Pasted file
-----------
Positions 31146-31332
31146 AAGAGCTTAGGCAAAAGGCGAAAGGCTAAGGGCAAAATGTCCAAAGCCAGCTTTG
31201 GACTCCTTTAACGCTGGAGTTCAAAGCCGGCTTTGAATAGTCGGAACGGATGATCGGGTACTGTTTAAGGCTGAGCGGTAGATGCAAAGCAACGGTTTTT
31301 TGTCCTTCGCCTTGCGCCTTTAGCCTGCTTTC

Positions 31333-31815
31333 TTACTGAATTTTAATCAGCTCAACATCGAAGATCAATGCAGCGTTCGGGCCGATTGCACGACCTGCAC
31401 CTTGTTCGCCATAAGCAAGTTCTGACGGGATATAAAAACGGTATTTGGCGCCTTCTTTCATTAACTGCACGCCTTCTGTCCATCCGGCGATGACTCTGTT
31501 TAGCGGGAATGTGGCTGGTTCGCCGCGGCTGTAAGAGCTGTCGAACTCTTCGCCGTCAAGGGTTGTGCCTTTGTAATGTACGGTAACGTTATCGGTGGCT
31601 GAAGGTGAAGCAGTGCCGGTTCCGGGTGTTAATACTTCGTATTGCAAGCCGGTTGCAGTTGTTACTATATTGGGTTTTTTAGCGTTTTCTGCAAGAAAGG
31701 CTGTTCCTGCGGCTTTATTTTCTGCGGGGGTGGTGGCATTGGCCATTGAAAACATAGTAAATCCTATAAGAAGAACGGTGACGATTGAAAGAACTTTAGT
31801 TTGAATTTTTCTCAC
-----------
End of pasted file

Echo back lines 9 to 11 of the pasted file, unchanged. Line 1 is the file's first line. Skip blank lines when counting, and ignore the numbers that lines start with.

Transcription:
31601 GAAGGTGAAGCAGTGCCGGTTCCGGGTGTTAATACTTCGTATTGCAAGCCGGTTGCAGTTGTTACTATATTGGGTTTTTTAGCGTTTTCTGCAAGAAAGG
31701 CTGTTCCTGCGGCTTTATTTTCTGCGGGGGTGGTGGCATTGGCCATTGAAAACATAGTAAATCCTATAAGAAGAACGGTGACGATTGAAAGAACTTTAGT
31801 TTGAATTTTTCTCAC